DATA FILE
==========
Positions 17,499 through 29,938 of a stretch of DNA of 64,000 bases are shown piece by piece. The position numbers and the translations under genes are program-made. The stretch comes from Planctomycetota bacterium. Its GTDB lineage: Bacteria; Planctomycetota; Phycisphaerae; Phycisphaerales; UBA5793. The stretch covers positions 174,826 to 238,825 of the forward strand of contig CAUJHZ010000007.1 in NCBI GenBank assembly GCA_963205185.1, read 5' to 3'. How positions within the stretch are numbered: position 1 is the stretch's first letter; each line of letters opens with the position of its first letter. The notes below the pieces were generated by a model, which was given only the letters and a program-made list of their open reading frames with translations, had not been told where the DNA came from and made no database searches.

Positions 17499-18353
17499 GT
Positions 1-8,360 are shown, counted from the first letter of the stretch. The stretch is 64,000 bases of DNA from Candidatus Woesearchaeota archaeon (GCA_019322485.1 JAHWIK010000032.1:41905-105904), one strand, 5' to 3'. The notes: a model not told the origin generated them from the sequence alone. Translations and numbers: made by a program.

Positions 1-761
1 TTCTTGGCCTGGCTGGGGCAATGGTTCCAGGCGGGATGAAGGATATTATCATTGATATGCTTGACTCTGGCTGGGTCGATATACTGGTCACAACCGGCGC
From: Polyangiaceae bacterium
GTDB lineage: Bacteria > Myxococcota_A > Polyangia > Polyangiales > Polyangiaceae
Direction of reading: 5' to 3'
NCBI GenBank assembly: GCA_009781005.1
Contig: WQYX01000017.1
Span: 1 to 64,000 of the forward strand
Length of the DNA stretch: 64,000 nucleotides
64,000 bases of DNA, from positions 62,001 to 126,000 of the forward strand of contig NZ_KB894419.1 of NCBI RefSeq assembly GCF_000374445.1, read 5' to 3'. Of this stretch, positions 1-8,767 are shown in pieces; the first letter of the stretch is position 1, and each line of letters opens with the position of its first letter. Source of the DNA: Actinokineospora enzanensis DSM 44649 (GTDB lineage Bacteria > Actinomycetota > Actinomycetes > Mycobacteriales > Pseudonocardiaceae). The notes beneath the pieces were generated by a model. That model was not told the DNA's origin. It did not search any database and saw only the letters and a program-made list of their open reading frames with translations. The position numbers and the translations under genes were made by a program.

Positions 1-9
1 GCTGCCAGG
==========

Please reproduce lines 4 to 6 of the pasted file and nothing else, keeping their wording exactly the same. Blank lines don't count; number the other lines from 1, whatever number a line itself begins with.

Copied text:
Positions 1-8,360 are shown, counted from the first letter of the stretch. The stretch is 64,000 bases of DNA from Candidatus Woesearchaeota archaeon (GCA_019322485.1 JAHWIK010000032.1:41905-105904), one strand, 5' to 3'. The notes: a model not told the origin generated them from the sequence alone. Translations and numbers: made by a program.

Positions 1-761
1 TTCTTGGCCTGGCTGGGGCAATGGTTCCAGGCGGGATGAAGGATATTATCATTGATATGCTTGACTCTGGCTGGGTCGATATACTGGTCACAACCGGCGC